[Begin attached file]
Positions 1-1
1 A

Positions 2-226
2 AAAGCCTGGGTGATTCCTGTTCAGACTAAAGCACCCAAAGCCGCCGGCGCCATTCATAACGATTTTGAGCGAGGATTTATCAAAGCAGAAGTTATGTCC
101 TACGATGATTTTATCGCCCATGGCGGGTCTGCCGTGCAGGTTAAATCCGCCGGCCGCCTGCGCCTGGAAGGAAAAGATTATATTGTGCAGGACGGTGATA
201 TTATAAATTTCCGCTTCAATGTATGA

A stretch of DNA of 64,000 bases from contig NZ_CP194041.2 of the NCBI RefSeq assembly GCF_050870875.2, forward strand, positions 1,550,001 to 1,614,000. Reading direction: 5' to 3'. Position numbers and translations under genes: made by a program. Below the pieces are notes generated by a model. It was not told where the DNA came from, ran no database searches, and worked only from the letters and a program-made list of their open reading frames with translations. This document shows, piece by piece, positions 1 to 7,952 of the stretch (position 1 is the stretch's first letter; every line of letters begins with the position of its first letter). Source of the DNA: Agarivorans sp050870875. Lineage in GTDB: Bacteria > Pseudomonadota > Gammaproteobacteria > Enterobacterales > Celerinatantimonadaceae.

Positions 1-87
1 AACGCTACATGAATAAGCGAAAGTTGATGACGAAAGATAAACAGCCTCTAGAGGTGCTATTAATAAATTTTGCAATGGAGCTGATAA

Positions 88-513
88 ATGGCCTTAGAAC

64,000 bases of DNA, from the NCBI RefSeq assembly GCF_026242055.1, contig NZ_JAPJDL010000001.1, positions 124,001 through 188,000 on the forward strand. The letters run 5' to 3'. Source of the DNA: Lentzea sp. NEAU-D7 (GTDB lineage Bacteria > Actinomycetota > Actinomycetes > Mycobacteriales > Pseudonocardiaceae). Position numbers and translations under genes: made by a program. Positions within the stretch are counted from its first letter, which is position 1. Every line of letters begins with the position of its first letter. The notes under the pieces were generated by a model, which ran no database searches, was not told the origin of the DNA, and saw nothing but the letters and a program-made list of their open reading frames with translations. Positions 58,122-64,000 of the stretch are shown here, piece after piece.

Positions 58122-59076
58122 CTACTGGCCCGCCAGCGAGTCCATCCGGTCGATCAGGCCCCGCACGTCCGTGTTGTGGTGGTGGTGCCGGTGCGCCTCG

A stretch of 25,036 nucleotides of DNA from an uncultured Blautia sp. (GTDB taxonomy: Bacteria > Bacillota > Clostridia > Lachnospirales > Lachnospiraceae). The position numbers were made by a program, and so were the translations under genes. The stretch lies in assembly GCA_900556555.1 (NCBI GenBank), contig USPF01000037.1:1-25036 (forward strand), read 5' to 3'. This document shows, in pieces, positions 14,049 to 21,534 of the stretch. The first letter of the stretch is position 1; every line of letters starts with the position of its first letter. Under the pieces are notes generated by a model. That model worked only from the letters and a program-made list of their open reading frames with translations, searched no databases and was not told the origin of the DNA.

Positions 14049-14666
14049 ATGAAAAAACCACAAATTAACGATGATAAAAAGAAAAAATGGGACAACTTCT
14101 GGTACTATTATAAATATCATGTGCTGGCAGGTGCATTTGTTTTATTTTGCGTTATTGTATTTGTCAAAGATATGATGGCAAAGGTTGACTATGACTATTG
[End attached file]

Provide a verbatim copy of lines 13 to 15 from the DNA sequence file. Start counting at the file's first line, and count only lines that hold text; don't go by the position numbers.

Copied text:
Positions 58122-59076
58122 CTACTGGCCCGCCAGCGAGTCCATCCGGTCGATCAGGCCCCGCACGTCCGTGTTGTGGTGGTGGTGCCGGTGCGCCTCG

A stretch of 25,036 nucleotides of DNA from an uncultured Blautia sp. (GTDB taxonomy: Bacteria > Bacillota > Clostridia > Lachnospirales > Lachnospiraceae). The position numbers were made by a program, and so were the translations under genes. The stretch lies in assembly GCA_900556555.1 (NCBI GenBank), contig USPF01000037.1:1-25036 (forward strand), read 5' to 3'. This document shows, in pieces, positions 14,049 to 21,534 of the stretch. The first letter of the stretch is position 1; every line of letters starts with the position of its first letter. Under the pieces are notes generated by a model. That model worked only from the letters and a program-made list of their open reading frames with translations, searched no databases and was not told the origin of the DNA.